Several previous studies [3, 19, 25, 29, 30] focus on the failure characteristics of independent hardware components, such as hard drives, storage subsystems, or memory. As we have seen, these must be included when considering availability but by themselves are insufficient. We focus on failure bursts, since they have a large influence on the availability of the system. Previous literature on failure bursts has focused on methods for discovering the relationship between the size of a failure event and its probability of occurrence. In [10], the existence of near-simultaneous failures in two large distributed systems is reported. The beta-binomial density and the biexponential density are used to fit these distributions in [6] and [24], respectively. In [24], the authors further note that using an over-simplistic model for burst size, for example a single size, could result in “dramatic inaccuracies” in practical settings. On the other hand, even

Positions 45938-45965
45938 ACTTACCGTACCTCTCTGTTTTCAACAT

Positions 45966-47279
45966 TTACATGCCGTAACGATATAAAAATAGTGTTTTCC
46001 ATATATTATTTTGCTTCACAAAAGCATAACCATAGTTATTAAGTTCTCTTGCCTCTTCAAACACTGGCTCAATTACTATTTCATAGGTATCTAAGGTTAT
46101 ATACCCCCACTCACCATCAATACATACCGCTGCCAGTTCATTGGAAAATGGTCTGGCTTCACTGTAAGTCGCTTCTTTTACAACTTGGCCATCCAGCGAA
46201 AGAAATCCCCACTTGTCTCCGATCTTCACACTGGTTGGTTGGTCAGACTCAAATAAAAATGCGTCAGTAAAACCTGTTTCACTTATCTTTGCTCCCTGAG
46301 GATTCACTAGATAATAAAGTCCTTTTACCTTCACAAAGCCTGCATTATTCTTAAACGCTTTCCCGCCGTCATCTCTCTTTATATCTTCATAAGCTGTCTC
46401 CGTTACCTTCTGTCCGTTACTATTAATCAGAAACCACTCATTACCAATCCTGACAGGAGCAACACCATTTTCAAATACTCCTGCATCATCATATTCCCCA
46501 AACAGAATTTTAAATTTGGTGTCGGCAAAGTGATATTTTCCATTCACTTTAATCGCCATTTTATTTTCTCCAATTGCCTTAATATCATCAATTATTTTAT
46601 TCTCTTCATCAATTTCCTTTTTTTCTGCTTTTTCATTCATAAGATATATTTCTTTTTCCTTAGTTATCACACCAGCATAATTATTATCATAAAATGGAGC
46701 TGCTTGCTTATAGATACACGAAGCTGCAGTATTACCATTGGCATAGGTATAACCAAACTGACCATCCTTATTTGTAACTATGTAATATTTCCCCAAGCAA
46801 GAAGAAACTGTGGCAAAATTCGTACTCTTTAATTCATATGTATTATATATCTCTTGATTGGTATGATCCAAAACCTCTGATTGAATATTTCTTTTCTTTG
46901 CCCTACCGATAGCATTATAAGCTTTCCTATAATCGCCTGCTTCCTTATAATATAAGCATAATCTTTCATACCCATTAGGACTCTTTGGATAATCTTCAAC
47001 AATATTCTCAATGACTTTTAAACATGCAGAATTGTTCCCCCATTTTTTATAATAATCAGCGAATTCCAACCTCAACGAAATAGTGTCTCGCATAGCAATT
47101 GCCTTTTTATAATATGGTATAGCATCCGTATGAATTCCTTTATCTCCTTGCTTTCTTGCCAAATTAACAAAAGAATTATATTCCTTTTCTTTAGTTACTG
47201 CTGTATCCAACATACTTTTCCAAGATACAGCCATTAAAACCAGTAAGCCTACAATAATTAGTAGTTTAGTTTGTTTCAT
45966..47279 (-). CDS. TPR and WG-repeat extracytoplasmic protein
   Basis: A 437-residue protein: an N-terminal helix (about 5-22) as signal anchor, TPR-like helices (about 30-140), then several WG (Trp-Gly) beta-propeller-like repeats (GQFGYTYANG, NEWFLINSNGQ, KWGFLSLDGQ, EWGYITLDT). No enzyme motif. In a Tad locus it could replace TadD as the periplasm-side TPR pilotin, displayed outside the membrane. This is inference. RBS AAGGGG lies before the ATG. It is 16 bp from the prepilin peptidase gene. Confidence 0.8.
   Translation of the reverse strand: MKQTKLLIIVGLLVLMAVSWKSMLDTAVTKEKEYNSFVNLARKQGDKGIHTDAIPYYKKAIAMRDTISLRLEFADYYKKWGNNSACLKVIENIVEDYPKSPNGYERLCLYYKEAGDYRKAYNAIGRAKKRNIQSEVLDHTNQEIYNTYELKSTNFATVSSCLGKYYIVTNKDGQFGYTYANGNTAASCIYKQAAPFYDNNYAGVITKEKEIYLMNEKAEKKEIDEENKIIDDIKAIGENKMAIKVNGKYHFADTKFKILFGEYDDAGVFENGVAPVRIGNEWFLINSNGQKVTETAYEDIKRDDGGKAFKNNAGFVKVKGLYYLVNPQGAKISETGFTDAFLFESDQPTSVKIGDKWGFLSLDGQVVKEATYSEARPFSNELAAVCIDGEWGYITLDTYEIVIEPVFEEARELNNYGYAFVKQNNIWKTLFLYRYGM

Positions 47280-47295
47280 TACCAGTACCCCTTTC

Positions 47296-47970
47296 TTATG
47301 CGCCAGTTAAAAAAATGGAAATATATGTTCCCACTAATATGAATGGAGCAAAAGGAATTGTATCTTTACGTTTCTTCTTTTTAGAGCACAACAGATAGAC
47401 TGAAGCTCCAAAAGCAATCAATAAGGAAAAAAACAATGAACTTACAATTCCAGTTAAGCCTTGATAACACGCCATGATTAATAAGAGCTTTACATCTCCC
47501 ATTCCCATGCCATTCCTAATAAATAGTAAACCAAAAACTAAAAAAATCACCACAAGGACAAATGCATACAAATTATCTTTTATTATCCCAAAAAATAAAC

though the mean time to failure and mean time to recovery of system nodes tend to be non-uniform and correlated, this particular correlation effect has only a limited impact on system-wide availability. There is limited previous work on discovering patterns of correlation in failures. The conditional probability of failures for each pair of nodes in a system has been proposed in [6] as a measure of correlation in the system. This computation extends heuristically to sets of larger nodes. A paradigm for discovering maximally independent groups of nodes in a system to cope with correlated failures is discussed in [34]. That paradigm involves collecting failure statistics on each node in the system and computing a measure of correlation, such as the mutual information, between every pair of nodes. Both of these approaches are computationally intensive and the results found, unlike ours, are not used to build a predictive analytical model for availability. Models that have been developed to study the reliability of long-term storage fall into two categories, nonMarkov and Markov models. Those in the first category tend to be less versatile. For example, in [5] the probability of multiple faults occurring during the recovery period of a stripe is approximated. Correlation is introduced by means of a multiplicative factor that is applied to the mean time to failure of a second chunk when the first chunk is already unavailable. This approach works only for stripes that are replicated and is not easily extendable to Reed-Solomon encoding. Moreover, the factor controlling time correlation is neither measurable nor derivable from other data. In [33], replication is compared with Reed-Solomon with respect to storage requirement, bandwidth for write and repair and disk seeks for reads. However, the comparison assumes that sweep and repair are performed at regular intervals, as opposed to on demand. Markov models are able to capture the system much more generally and can be used to model both replication and Reed-Solomon encoding. Examples include [21], [32], [11] and [35]. However, these models all assume independent failures of chunks. As we have shown, this assumption potentially leads to overestimation of data availability by many orders of magnitude. The authors of [20] build a tool to optimize the disaster recovery according to availability requirements, with similar goals as our analysis of multi-cell replication. However, they do not focus on studying the effect of failure characteristics and data redundancy options. Node availability in our environment is different from previous work, such as [7, 18, 23], because we study a large system that is tightly coupled in a single administrative domain. These studies focus on measuring and predicting availability of individual desktop machines from many, potentially untrusted, domains. Other authors 12